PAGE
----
RICHMOND, Va. (WRIC) — Soaring food prices at the grocery store are impacting how much you’ll pay for Thanksgiving dinner.

Diane Wolfarth and her husband William were doing some last-minute shopping for the holiday.

“We definitely have seen the increased prices on everything,” William said. “You’re definitely going to decide if you’re going to choose that particular dish or if you’re going to choose something different based on cost,” Diane said.

The Virginia Farm Bureau Federation said according to their informal survey, the average price for a Thanksgiving feast for 10 people in 2021 cost more than $63. This year, that price tag is more than $73.

Food items like turkey, ham, pie ingredients and vegetables have gone up, but many families don’t want to give up their favorite dishes.

The Wolfarths’ described their holiday favorites as “the typical green beans, mash potatoes, a couple of pies for Thanksgiving meal and Maryland stuffing.”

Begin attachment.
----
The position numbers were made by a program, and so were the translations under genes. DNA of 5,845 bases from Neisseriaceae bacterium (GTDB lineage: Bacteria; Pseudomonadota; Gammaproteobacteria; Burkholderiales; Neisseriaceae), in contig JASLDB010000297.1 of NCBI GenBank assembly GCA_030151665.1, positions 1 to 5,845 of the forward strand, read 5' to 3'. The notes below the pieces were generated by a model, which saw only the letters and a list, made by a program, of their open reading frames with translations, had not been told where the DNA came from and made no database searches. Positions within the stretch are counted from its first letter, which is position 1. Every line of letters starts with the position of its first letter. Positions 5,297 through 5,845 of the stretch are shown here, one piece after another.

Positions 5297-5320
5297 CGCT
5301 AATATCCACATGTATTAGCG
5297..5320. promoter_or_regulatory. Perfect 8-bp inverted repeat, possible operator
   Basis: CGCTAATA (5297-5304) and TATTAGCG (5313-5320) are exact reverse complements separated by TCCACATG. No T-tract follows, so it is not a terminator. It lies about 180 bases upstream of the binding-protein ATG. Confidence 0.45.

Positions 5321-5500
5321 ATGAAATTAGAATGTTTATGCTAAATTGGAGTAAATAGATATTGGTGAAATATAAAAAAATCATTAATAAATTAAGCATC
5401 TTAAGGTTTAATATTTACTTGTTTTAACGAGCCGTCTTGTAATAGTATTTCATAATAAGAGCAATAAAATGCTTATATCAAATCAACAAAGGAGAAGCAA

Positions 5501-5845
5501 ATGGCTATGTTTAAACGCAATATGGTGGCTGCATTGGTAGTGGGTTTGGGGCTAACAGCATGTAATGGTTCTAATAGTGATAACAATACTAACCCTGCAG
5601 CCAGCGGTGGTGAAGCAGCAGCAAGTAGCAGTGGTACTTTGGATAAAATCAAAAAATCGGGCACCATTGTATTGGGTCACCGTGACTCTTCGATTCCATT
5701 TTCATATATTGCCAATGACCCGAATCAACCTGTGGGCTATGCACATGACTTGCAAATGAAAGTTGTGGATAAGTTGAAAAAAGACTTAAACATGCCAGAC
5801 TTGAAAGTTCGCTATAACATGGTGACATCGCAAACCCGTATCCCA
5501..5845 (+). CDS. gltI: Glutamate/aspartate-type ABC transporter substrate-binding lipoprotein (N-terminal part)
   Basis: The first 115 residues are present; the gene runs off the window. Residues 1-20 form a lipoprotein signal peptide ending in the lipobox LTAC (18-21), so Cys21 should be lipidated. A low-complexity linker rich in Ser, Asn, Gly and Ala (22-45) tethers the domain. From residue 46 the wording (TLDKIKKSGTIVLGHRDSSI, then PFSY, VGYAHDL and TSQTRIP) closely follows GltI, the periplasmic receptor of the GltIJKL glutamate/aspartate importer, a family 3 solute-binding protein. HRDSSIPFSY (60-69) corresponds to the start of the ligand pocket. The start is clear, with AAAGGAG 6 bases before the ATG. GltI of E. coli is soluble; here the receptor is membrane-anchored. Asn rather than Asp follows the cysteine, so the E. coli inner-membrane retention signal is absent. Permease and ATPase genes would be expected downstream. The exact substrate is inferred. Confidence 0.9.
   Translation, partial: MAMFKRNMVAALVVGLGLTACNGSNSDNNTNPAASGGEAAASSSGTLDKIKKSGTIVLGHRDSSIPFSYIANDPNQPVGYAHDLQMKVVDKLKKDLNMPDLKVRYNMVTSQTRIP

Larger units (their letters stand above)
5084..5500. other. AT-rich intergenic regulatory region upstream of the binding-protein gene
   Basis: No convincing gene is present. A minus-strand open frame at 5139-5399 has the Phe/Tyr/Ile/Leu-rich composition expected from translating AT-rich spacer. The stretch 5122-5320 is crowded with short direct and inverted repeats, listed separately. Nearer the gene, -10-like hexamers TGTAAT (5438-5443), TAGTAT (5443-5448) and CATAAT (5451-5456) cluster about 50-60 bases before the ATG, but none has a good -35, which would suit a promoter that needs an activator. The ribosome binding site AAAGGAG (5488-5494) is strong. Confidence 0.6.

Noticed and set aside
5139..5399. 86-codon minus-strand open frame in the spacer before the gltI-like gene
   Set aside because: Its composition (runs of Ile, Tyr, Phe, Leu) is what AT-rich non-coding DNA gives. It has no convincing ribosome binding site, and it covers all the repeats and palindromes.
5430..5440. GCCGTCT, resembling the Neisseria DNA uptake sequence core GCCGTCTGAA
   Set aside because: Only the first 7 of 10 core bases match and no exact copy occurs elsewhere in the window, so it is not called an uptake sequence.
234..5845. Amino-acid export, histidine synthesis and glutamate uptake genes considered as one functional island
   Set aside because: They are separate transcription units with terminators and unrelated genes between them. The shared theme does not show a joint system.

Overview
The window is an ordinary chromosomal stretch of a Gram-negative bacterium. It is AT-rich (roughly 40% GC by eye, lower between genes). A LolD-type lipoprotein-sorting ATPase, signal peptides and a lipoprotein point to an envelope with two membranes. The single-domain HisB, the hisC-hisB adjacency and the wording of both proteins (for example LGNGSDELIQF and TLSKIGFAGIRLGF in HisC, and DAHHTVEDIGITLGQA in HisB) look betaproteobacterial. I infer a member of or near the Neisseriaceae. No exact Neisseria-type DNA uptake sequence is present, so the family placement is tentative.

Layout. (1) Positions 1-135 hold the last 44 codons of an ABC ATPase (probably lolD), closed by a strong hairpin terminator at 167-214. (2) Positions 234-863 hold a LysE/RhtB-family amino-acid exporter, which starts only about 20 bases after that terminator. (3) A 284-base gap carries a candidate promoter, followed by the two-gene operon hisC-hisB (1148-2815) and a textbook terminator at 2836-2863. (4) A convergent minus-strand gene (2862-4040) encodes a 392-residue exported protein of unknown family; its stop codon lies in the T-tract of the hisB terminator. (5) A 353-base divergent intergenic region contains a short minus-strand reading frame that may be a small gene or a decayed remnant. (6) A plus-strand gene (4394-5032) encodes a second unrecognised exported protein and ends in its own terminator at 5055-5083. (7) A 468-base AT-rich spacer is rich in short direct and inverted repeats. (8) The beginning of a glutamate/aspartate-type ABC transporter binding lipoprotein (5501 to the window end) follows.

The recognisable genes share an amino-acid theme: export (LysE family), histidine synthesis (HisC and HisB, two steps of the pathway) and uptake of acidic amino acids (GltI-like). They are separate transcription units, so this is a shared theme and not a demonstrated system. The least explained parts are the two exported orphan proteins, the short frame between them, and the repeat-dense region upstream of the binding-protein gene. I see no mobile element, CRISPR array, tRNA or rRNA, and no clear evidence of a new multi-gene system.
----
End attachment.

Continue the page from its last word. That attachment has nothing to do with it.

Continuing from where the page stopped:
The Bureau survey results also revealed that the average cost of a 16-pound turkey was $28.09, or $1.76 per pound. That’s up 12.1% more than last year’s average price of $1.57 per pound.

The Bureau also reported the locality with the highest average cost for a traditional Thanksgiving meal was Henrico County, which hit a maximum price point of $90.51 this year. The locality with the lowest average cost was Carroll County, which fetched $55.79 for a 10-person meal.

When shopping for food items, the Wolfarths have ways to cash in on some deals.

“We buy things that are on sale. We try to look for store brands and we come with a list, so we only buy what we need,” William said.

Here are a few other ways to save money:

— Use leftover meat to recreate other dishes throughout the week.

— Buy frozen food instead of fresh food because it’s usually cheaper and it lasts longer.

— Shop at multiple stores to see who has the best deals.

— Assign people to bring dishes to the feast.

For the Wolfarths, though, family time is worth whatever numbers are on the price tag.

“It’s really important to kind of think of the people who definitely do not have family and are not able to put food on the table,” Diane said. “It makes you appreciate being able to come, and, you know, shop and provide for your family.”